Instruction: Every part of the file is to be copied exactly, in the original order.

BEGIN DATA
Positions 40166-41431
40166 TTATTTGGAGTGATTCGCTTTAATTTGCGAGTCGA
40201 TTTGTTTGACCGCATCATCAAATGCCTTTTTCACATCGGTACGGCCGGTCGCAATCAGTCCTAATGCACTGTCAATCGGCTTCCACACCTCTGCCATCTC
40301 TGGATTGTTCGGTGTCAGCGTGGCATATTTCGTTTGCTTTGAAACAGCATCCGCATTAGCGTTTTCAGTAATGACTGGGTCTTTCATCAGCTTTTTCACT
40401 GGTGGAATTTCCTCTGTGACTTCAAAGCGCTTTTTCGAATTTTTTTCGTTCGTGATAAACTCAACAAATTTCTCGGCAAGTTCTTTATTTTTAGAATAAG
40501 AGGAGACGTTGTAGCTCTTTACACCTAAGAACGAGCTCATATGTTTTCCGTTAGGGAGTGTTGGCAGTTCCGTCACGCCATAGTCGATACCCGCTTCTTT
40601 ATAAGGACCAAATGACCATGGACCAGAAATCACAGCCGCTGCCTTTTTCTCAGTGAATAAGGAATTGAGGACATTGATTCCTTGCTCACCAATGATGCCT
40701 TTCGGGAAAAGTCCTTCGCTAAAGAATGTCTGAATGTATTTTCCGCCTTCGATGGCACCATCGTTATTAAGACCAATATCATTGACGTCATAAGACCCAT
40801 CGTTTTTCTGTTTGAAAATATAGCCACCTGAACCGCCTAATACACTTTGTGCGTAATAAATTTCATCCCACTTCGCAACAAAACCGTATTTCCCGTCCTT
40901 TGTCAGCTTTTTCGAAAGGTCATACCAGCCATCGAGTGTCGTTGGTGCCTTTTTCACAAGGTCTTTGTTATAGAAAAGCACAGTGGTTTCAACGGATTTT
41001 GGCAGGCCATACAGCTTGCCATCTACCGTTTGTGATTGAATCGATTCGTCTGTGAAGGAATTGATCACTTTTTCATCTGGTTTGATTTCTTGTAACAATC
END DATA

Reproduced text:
Positions 40166-41431
40166 TTATTTGGAGTGATTCGCTTTAATTTGCGAGTCGA
40201 TTTGTTTGACCGCATCATCAAATGCCTTTTTCACATCGGTACGGCCGGTCGCAATCAGTCCTAATGCACTGTCAATCGGCTTCCACACCTCTGCCATCTC
40301 TGGATTGTTCGGTGTCAGCGTGGCATATTTCGTTTGCTTTGAAACAGCATCCGCATTAGCGTTTTCAGTAATGACTGGGTCTTTCATCAGCTTTTTCACT
40401 GGTGGAATTTCCTCTGTGACTTCAAAGCGCTTTTTCGAATTTTTTTCGTTCGTGATAAACTCAACAAATTTCTCGGCAAGTTCTTTATTTTTAGAATAAG
40501 AGGAGACGTTGTAGCTCTTTACACCTAAGAACGAGCTCATATGTTTTCCGTTAGGGAGTGTTGGCAGTTCCGTCACGCCATAGTCGATACCCGCTTCTTT
40601 ATAAGGACCAAATGACCATGGACCAGAAATCACAGCCGCTGCCTTTTTCTCAGTGAATAAGGAATTGAGGACATTGATTCCTTGCTCACCAATGATGCCT
40701 TTCGGGAAAAGTCCTTCGCTAAAGAATGTCTGAATGTATTTTCCGCCTTCGATGGCACCATCGTTATTAAGACCAATATCATTGACGTCATAAGACCCAT
40801 CGTTTTTCTGTTTGAAAATATAGCCACCTGAACCGCCTAATACACTTTGTGCGTAATAAATTTCATCCCACTTCGCAACAAAACCGTATTTCCCGTCCTT
40901 TGTCAGCTTTTTCGAAAGGTCATACCAGCCATCGAGTGTCGTTGGTGCCTTTTTCACAAGGTCTTTGTTATAGAAAAGCACAGTGGTTTCAACGGATTTT
41001 GGCAGGCCATACAGCTTGCCATCTACCGTTTGTGATTGAATCGATTCGTCTGTGAAGGAATTGATCACTTTTTCATCTGGTTTGATTTCTTGTAACAATC